4.2. Thermal Laser Photocoagulation

Thermal laser photocoagulation is a well-established option for treating CSCR by directly applying argon laser to a leaking site seen on FA and/or ICGA (Figures 8 and 9). Thermal laser photocoagulation has been reported to decrease subretinal fluid and improve visual acuity [38]. However, long-term visual outcomes have not been reported to improve significantly with argon laser treatment [39, 40]. While most studies reported no differences in recurrence rates associated with laser photocoagulation, there are a few studies that reported lower rates of recurrence in laser-treated patients [4144]. Complications of thermal laser photocoagulation include scar formation and secondary CNV. Given the potential for scarring, argon laser is most appropriate for extrafoveal leaking sites [42].

Subthreshold micropulse laser was initially described by Bandello and colleagues. In their pilot study, five patients with chronic CSCR were treated and had complete subretinal fluid resorption without recurrence; follow-up data and subsequent case studies have been promising [4547].

4.3. Photodynamic Therapy

Off-label photodynamic therapy (PDT) with verteporfin (Visudyne, Bausch + Lomb, Bridgewater, NJ) was first described in a case series of 15 patients with chronic CSCR. Complete resolution of subretinal fluid occurred in 12 of the 15 patients [48]. PDT has been reported effective in resolving subretinal fluid and improving visual acuity [4850]. Complications associated with PDT include secondary CNV, choriocapillaris hypoperfusion, and RPE damage [51]. In an effort to reduce complications, low dose verteporfin and lower fluence PDT have been reported effective with lower risks of adverse effects [52, 53]. Half-dose PDT has been reported to reduce subretinal fluid compared to argon laser in CSCR; however, visual acuity outcomes were similar in both groups [40] (Figures 1012). The authors are anecdotally aware of, but have no personal experience with, the use of PDT in pediatric patients.

4.4. Eplerenone and Spironolactone

Eplerenone and spironolactone are two mineralocorticoid receptor (MR) antagonists that are increasingly used in the off-label treatment of CSCR. One hypothesis for the etiology of CSCR is inappropriate activation of MR by glucocorticoids; of note, corticosterone induces choroidal dilation, hyperpermeability, and egress of fluid across the RPE into the subretinal space [54]. Spironolactone is a nonselective antagonist of the aldosterone receptor. Its effects of blocking the aldosterone receptor are hypothesized to decrease choroidal hyperpermeability from off-target binding of corticosteroids. Spironolactone has multiple effects on estrogens and androgens that can result in unwanted side effects in male patients such as gynecomastia, decreased libido, and erectile dysfunction [5557].

Eplerenone is a newer, more selective aldosterone antagonist that binds to the MR and less to the other steroid receptors. Eplerenone has a 10- to 20-fold lower affinity to MR, and a 100- to 1000-fold lower affinity to the other steroid receptors than spironolactone, resulting in fewer side effects [57, 58]. In general, both MR antagonists are prone to hyperkalemia and potassium levels should be monitored [55]. The authors have no personal experience with the use of MR antagonists in pregnancy or in pediatric patients.

Bousquet et al. conducted a prospective, nonrandomized study of 13 patients with CSCR symptomatic for at least four months. These patients were treated with 25 mg of oral eplerenone daily for one week, followed by 50 mg daily for 1-3 months. Treatment with eplerenone was associated with significant improvements in central macular thickness, subretinal fluid, and visual acuity [59]. The authors followed up with a prospective, randomized, double-masked, placebo-controlled study of 16 patients randomized to receive 50 mg of spironolactone or placebo daily for 30 days. There was a significant reduction of subretinal fluid and subfoveal thickness in the treatment arm compared to placebo; however, no significant changes in best-corrected visual acuity were reported [60]. Herold et al. reported another prospective, nonrandomized study in 18 patients with chronic CSCR evaluating spironolactone 25 mg twice daily for 12 weeks. They reported improvements in subretinal fluid, central macular thickness, and visual acuity [61] (Figure 13).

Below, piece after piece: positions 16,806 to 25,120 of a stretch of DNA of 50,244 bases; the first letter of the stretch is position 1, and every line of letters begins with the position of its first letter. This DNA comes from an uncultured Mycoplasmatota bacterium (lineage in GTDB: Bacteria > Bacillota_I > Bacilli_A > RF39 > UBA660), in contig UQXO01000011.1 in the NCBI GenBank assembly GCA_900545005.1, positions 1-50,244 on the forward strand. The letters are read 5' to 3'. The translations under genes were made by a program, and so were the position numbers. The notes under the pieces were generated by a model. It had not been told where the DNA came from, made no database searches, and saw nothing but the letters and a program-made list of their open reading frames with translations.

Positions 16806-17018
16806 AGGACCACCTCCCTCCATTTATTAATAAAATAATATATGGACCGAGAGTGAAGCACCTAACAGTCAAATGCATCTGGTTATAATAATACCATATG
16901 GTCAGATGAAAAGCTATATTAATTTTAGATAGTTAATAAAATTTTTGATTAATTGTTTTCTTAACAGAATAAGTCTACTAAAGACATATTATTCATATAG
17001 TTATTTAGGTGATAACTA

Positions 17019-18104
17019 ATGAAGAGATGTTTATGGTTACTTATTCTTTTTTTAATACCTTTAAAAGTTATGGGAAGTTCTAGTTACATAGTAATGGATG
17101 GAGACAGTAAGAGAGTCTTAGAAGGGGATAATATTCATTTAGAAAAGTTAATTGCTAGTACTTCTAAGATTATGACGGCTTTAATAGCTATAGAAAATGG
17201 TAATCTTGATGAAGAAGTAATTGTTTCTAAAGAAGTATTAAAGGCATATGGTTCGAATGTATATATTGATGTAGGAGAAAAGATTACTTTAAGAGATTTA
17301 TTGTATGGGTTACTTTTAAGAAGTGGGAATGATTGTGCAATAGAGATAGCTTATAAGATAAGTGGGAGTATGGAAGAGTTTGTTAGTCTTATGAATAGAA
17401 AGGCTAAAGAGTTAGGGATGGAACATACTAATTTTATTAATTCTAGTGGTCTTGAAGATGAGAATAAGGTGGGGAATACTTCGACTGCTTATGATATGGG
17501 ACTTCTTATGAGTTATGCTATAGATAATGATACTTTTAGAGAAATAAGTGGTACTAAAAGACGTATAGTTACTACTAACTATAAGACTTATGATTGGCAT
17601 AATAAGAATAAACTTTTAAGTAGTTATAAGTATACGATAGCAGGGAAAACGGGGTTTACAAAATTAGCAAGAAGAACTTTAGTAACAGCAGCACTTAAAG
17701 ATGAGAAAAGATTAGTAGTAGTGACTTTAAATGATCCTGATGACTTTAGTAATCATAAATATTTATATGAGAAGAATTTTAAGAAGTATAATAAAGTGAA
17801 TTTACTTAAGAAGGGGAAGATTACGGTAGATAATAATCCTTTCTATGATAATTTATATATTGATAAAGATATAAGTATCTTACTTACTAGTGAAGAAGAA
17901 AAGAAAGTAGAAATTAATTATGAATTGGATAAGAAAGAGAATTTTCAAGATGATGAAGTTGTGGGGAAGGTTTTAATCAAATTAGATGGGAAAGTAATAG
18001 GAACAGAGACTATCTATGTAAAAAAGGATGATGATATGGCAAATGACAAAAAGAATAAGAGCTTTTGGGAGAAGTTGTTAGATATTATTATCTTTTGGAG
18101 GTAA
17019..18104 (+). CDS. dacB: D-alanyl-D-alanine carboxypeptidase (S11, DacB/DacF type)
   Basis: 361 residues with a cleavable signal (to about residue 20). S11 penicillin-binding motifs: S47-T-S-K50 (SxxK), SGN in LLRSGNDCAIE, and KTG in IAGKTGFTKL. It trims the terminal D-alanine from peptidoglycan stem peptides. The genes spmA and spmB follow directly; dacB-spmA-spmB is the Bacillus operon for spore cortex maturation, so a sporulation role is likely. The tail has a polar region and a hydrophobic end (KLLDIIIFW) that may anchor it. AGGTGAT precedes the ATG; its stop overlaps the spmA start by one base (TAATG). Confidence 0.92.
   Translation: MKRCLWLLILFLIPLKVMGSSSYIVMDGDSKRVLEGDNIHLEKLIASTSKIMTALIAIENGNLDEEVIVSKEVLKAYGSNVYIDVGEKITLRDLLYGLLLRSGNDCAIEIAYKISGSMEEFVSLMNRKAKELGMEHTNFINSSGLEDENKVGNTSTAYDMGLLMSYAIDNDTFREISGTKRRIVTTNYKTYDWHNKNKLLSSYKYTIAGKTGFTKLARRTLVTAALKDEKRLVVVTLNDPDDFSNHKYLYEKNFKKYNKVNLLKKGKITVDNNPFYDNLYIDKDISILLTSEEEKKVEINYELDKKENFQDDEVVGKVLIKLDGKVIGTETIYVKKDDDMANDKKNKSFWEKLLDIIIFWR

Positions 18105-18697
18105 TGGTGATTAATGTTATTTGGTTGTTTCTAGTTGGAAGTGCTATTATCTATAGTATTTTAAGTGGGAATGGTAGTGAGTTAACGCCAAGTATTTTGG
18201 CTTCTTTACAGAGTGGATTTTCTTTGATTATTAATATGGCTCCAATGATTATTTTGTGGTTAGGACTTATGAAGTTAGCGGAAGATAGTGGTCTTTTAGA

4.5. Anti-vascular Endothelial Growth Factor Therapy

Anti-vascular endothelial growth factor (anti-VEGF) therapy is mainly used for chronic CSCR with secondary CNV (Figures 14 and 15). In cases without CNV, there is no evidence of elevated VEGF levels in plasma or aqueous, suggesting that anti-VEGF agents would be ineffective for the treatment of acute or chronic CSCR [62]. However, a few case series have reported variable efficacy using anti-VEGF agents for patients with chronic CSCR and no apparent CNV [6365].

5. Conclusions

Acute CSCR is often self-limiting, so treatment of CSCR is generally not indicated except when symptoms persist for more than about 3 months. Some patients, especially monocular patients or patients with specific occupational needs, may benefit from earlier intervention. Chronic, nonresolving CSCR has no widely accepted and definitive treatment, due to the paucity of head-to-head clinical trials. In such cases, the authors prefer to use combined FA and ICGA to identify extrafoveal sites of leakage that might be amenable to thermal photocoagulation, which is safe to use in almost all patients, including pregnant patients and in pediatric patients.

If there is no focal extrafoveal leak on angiography, options other than thermal photocoagulation include reduced fluence PDT and/or MR antagonists. This is typically an individualized decision. Some patients may be more willing to take a long-term systemic medication rather than undergo PDT with its required period of sunlight avoidance; other patients may prefer the reverse. Figure 16 summarizes the treatment options in CSCR.

Conflicts of Interest

None of the authors have any conflicts of interest.

Acknowledgments

This study is partly supported by the NIH Center Core Grant P30EY014801 and by an unrestricted grant from the Research to Prevent Blindness.

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Copyright © 2020 Prashanth G. Iyer et al. This is an open access article distributed under the Creative Commons Attribution License, which permits unrestricted use, distribution, and reproduction in any medium, provided the original work is properly cited.